Loading...

Biden Pick to Lead Major Banking Regulator Drops Out

December 7, 2021 by Dan McCue
Biden Pick to Lead Major Banking Regulator Drops Out
Saule Omarova (Photo courtesy of Senate Committee on Banking, Housing and Urban Affairs)

WASHINGTON — Saule Omarova, a law professor at Cornell University who was President Biden’s pick to be the next head of the Office of the Comptroller of the Currency, has withdrawn her name from consideration after several Republicans accused her of communist sympathies.

In a letter to President Biden, Omarova said it was a “great honor and a true privilege to be nominated” and that she deeply values the president’s trust in her abilities.

“At this point in the process, however, it is no longer tenable for me to continue as a presidential nominee,” she wrote.

Omarova’s withdrawal comes weeks after a heated confirmation hearing before the Senate Banking Committee in which Republican after Republican parsed her writings and her childhood in the former Soviet Union.

Omarova, who is a U.S. citizen and is currently a professor of corporate law and financial regulation at Cornell University, was born in what is now Kazakhstan.

She came to the U.S. as part of an exchange program when she was a student at Moscow State University in 1991. But when the Soviet Union collapsed in December 1991, she was effectively stranded in the United States.

Particularly irksome to her critics are writings in which she has proposed dramatic changes to the U.S. financial system. In one, she suggested the federal government solve the issue of “unbanked” citizens — typically the poor and minorities — by offering every American a bank account through the federal reserve.

Another of her papers espoused creating a regulatory agency to approve or reject new financial products similar to the way the Food and Drug Administration approves and rejects new medicines and vaccines.

The criticism peaked with an editorial penned by The Wall Street Journal’s conservative editorial board entitled “A Banking Regulator Who Hates Banks.”

At one point the editorial noted, “Senate Republicans have asked for a copy of her thesis, ‘Karl Marx’s Economic Analysis and the Theory of Revolution in The Capital.’ She hasn’t complied, and neither has she repudiated her Soviet-era views.”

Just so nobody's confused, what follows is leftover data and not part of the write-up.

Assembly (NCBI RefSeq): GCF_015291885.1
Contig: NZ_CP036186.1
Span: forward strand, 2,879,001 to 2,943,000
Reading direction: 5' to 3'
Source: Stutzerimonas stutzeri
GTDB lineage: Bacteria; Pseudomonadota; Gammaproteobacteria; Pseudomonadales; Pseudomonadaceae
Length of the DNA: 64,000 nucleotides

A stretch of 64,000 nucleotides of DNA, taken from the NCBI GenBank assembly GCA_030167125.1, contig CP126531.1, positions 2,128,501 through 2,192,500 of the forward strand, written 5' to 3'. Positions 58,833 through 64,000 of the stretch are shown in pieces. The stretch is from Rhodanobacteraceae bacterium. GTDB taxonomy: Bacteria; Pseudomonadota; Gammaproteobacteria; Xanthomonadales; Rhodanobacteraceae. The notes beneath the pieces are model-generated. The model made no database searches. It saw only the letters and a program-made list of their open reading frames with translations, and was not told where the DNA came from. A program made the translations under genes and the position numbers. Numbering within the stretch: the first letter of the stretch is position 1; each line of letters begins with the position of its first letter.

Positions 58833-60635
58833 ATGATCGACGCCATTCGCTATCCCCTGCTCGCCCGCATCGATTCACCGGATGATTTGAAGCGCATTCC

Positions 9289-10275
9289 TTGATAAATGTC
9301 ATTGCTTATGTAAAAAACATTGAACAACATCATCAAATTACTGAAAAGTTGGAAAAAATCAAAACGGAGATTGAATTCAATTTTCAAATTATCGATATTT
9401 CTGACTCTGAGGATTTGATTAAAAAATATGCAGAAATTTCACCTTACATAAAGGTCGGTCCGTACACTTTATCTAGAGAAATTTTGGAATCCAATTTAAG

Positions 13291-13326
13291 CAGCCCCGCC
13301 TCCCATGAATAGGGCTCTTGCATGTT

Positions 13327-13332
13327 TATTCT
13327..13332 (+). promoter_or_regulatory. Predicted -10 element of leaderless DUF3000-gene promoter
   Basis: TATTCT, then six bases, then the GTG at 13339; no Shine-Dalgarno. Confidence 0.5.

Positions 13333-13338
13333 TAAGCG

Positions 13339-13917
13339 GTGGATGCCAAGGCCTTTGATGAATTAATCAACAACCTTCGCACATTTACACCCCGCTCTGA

Later it opined that “opposition to Ms. Omarova is based on her radical views and concern that she’d abuse her supervisory power as Comptroller to expand political control over the private economy. Most financial regulatory agencies are structured as boards or commissions, but the Comptroller can exercise power unilaterally. She would also sit on the Financial Stability Oversight Council — which has sweeping power to regulate ‘systemically important’ risks.

“The Senate should defer to Presidents on most nominees, but not on one who loathes the institutions and system she’d regulate,” the WSJ’s editorial board said.

The Office of the Comptroller of the Currency was established during the Civil War to regulate and supervise banks and ensure equal treatment to all bank customers.

Though it technically is housed within the Treasury Department, it operates as an independent agency.

In a statement released by the White House Tuesday evening, President Biden accepted Omarova’s request to withdraw her name from nomination, and went on to explain he nominated her in the first place “because of her deep expertise in financial regulation and her long-standing, respected career in the private sector, the public sector, and as a leading academic in the field.” 

“She has lived the American dream, escaping her birthplace in the former Soviet Union and immigrating to America, where she went on to serve in the Treasury Department under President George W. Bush and now works as a professor at Cornell Law School,” the president continued.